In the booming 1960s, Canberra adopted an innovative town planning initiative to make better use of green space in its newer suburbs, but in some places the idea failed.
Planning authorities experimented with how to accommodate the growing population of the ACT, just as garden city urban designs became popular overseas.
The Radburn model developed in the United States aimed to create pedestrian-friendly residential housing with all houses facing a shared green space without rear fencing.
Local shops and schools were accessible by paths and underground passages without crossing a road.
The unusual layout has been introduced in four Canberra suburbs – Garran, Curtin, Charnwood and a small section of Hughes.
But only three have survived the test of time, and as Mr. Fluffy’s demolitions for asbestos contamination begin, the number of Radburn-style homes in these areas is expected to decline further.
Australian National University urban policy expert Patrick Troy said town planners across Australia wanted to adopt Radburn’s fashionable ideas of the 1960s.
‘They were all trying to avoid problems with the automobile,’ Professor Troy said.
“To make housing pedestrian, give children freedom and a common and shared garden space.
“It was a time when people still shopped quite often and the first programs were adopted. Car ownership was low, so you wanted to try to optimize accessibility to stores, secure children’s journeys to and from school and also making sure it was safe to walk along the trails, so there was some degree of community supervision.”
The first Radburn houses in Canberra were built in Hughes, and the second stage was built soon after in Garran.
Residents of Radburn saw possibilities in urban experimentation
In nearby Curtin, residents are still singing the praises of the Radburn design almost 50 years later.
Wendy and Michael moved into a simple blockhouse in 1972, impressed with the open spaces and friendly neighbors.
“You feel very safe here and you get to know people, you notice people walking their dogs along the park at the same time every day,” Wendy said.
“There were a lot of women in the houses here with young children when we arrived.
“It was a great introduction to feeling part of the community as nobody had family here, everyone had moved to Canberra from somewhere else.”
While some people find the lack of back fencing very difficult, Michael said the couple enjoyed the large play areas.
“You looked out there and you knew a three-year-old boy was going to be too tired to take another step before he approached a road, and that’s one of the things that pushed us to buy here,” he said. noted.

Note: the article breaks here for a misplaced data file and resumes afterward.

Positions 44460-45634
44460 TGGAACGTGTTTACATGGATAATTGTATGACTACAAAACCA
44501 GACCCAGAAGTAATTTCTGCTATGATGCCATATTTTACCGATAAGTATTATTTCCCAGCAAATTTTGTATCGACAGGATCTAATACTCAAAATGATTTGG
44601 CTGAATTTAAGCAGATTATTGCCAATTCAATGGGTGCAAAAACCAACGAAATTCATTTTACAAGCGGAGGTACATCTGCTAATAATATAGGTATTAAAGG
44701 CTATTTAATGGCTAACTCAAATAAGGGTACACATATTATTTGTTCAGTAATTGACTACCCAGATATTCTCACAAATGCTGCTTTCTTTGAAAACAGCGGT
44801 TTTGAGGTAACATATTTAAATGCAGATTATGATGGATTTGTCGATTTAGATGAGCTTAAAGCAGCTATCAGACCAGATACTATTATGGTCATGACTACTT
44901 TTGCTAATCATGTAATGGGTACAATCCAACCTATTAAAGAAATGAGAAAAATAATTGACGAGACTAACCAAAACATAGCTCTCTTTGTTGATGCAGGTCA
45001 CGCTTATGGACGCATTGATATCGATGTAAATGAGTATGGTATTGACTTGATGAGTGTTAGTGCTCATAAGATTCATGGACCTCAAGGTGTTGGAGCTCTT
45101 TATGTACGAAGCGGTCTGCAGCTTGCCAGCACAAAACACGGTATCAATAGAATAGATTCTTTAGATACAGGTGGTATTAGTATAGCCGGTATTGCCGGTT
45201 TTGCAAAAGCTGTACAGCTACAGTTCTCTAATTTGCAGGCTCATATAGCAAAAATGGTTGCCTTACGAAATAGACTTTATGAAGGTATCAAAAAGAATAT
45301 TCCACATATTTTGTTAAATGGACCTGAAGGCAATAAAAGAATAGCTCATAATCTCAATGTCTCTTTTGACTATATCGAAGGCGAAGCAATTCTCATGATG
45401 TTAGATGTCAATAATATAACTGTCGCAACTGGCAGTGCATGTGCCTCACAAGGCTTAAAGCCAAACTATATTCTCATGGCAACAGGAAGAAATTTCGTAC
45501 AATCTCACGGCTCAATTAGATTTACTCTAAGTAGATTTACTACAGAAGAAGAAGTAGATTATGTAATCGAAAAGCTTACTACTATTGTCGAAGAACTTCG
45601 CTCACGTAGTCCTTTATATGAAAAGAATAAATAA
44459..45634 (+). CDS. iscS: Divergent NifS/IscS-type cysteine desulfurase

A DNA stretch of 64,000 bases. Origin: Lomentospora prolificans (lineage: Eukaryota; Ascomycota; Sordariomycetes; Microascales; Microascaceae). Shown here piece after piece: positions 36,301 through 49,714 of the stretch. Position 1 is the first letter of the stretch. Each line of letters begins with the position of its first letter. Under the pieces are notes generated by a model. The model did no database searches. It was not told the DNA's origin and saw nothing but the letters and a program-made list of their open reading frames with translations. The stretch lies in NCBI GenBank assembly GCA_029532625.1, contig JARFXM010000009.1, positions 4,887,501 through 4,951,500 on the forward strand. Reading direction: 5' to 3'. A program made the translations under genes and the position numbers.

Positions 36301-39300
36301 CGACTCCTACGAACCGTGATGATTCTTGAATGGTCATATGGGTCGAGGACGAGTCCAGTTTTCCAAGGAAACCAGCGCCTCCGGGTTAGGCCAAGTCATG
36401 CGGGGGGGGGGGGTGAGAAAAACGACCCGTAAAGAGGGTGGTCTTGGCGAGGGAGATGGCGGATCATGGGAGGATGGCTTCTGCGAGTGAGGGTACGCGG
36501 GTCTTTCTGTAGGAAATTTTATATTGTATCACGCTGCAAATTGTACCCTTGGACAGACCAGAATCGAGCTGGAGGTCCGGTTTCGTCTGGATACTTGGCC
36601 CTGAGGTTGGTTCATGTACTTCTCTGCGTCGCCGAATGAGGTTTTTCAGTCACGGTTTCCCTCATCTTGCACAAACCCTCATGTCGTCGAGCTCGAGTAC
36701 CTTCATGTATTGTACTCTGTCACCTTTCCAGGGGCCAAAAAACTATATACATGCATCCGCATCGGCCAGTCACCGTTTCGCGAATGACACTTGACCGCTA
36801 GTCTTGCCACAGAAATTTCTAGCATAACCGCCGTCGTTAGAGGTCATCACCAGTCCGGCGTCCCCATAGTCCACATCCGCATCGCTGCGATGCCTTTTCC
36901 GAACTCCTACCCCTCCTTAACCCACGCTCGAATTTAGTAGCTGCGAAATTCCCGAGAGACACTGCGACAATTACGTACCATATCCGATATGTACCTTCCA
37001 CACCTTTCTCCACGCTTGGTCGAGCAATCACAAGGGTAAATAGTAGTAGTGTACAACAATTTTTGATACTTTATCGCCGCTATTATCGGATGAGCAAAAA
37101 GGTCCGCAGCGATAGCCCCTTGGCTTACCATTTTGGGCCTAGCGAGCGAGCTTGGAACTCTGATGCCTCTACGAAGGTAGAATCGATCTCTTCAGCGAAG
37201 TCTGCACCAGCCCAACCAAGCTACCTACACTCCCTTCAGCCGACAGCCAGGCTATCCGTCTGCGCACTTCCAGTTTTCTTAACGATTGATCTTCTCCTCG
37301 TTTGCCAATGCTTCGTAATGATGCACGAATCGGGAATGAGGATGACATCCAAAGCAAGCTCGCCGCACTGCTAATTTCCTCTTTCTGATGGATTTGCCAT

Pam moved to Curtin Radburn ten years ago after hearing about the idea in the 1960s.
“I lived in another area for several years and found it incredibly lonely, but here there is always something going on if I go out front in the garden,” she said.
“You won’t find people around the road, but they are in the park or the paths, the green space is in the center.
“It’s like living in a park and people use the green space. It’s not just an ornament. There’s even a regular yoga group here on Saturday mornings.”
Radburn design houses disappear in ACT and NSW
The first Radburn-design townhouses in Garran were sold to a developer in the 1990s and demolished.
Mr Fluffy’s asbestos insulation crisis also affected many Radburn Plan homes that were built in the 1960s and 1970s.
Over the next five years, all homes on which loose asbestos has been installed will be demolished under an ACT government buy-back program aimed at eliminating the toxic legacy of asbestos.
Several design areas in Radburn in New South Wales have been remodeled by public housing authorities after complaints from residents about privacy issues and criminal behavior along the lanes.
Professor Troy said Radburn’s original layout in Charnwood had also been significantly altered with tall garden fences along many paths.
“The [Radburn] regions that did better had slightly above average income, had better socio-economic circumstances,” he said.
“It’s the low-income people who haven’t done so well, and in fact they’ve had to be rebuilt in some cases.”
“The authorities had to make efforts to modernize certain areas, get rid of the [green space] common areas and convert them back to a more normal subdivision pattern, which is sad.
“But where the Radburn sites have been successful, they have been very successful and have survived for a long time.”
Professor Troy acknowledged that city planners had come full circle and were trying again to encourage walking and cycling in modern urban design.